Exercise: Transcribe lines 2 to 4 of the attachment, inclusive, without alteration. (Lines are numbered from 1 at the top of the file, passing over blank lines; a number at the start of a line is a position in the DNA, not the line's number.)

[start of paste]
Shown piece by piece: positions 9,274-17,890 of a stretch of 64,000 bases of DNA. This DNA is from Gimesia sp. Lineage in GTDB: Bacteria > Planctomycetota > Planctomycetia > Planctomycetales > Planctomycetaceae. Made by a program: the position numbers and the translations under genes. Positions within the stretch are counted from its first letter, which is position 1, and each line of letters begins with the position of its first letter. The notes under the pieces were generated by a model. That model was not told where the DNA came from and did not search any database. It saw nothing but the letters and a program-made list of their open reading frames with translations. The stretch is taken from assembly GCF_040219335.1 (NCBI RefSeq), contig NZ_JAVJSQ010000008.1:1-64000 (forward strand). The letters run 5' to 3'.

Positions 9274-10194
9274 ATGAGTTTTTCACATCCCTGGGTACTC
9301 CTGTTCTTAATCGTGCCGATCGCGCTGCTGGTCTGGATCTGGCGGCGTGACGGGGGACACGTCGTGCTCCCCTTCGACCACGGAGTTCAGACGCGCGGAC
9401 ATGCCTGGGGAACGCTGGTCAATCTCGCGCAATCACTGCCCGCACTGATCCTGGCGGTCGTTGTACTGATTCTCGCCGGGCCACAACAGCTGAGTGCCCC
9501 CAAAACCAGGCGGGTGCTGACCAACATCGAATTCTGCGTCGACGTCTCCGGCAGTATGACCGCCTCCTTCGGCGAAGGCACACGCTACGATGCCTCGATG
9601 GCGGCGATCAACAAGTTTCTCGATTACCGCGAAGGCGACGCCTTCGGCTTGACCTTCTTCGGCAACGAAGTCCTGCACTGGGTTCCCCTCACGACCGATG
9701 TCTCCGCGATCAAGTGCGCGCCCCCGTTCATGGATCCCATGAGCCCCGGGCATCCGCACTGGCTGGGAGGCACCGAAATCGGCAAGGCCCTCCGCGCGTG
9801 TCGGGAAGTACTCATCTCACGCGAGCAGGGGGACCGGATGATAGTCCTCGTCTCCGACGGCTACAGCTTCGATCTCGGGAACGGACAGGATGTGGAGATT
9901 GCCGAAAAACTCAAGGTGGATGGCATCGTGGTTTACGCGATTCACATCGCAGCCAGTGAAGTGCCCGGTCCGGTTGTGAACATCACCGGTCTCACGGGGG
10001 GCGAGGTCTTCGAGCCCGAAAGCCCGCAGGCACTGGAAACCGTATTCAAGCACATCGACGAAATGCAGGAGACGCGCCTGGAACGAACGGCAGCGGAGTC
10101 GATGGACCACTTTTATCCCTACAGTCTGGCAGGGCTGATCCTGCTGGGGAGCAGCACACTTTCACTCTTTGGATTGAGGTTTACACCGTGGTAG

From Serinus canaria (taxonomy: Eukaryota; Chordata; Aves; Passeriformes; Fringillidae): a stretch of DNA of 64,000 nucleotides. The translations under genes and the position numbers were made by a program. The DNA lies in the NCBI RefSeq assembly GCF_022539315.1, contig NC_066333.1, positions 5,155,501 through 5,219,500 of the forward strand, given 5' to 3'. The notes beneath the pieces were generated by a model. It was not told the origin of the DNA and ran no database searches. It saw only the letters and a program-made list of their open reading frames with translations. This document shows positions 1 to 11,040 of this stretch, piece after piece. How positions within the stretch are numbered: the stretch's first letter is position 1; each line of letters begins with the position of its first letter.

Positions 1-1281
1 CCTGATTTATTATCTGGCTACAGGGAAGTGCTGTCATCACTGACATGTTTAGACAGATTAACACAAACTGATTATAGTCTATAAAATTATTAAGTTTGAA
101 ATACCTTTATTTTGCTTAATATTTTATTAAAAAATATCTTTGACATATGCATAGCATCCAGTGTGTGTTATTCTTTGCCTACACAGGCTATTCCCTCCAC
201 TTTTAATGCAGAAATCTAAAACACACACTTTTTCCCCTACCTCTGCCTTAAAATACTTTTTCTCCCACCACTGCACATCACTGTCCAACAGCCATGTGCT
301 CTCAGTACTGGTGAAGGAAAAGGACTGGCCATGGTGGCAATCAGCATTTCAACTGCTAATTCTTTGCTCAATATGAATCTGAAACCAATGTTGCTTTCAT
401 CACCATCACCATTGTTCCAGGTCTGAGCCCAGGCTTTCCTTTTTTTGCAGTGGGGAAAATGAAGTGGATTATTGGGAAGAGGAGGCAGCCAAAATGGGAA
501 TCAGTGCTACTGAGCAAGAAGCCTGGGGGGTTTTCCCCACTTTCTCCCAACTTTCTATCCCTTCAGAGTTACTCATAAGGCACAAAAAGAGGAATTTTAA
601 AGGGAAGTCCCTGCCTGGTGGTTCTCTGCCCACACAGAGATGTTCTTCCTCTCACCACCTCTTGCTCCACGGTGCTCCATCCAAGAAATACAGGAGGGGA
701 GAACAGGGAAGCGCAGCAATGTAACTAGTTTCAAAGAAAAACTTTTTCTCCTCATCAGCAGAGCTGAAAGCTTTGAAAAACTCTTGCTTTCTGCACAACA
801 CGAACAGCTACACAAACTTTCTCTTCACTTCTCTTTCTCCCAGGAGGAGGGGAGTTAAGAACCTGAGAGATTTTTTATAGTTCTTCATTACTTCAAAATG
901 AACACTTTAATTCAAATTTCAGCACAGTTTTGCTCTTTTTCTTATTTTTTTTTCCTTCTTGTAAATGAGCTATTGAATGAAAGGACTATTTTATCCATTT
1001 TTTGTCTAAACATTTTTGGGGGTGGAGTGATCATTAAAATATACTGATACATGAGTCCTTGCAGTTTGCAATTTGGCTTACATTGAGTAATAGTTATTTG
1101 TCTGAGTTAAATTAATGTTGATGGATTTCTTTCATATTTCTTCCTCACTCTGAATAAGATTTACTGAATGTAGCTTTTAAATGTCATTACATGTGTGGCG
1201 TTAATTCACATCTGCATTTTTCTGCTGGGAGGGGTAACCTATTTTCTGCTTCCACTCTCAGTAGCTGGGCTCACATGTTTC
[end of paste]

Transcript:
Positions 9274-10194
9274 ATGAGTTTTTCACATCCCTGGGTACTC
9301 CTGTTCTTAATCGTGCCGATCGCGCTGCTGGTCTGGATCTGGCGGCGTGACGGGGGACACGTCGTGCTCCCCTTCGACCACGGAGTTCAGACGCGCGGAC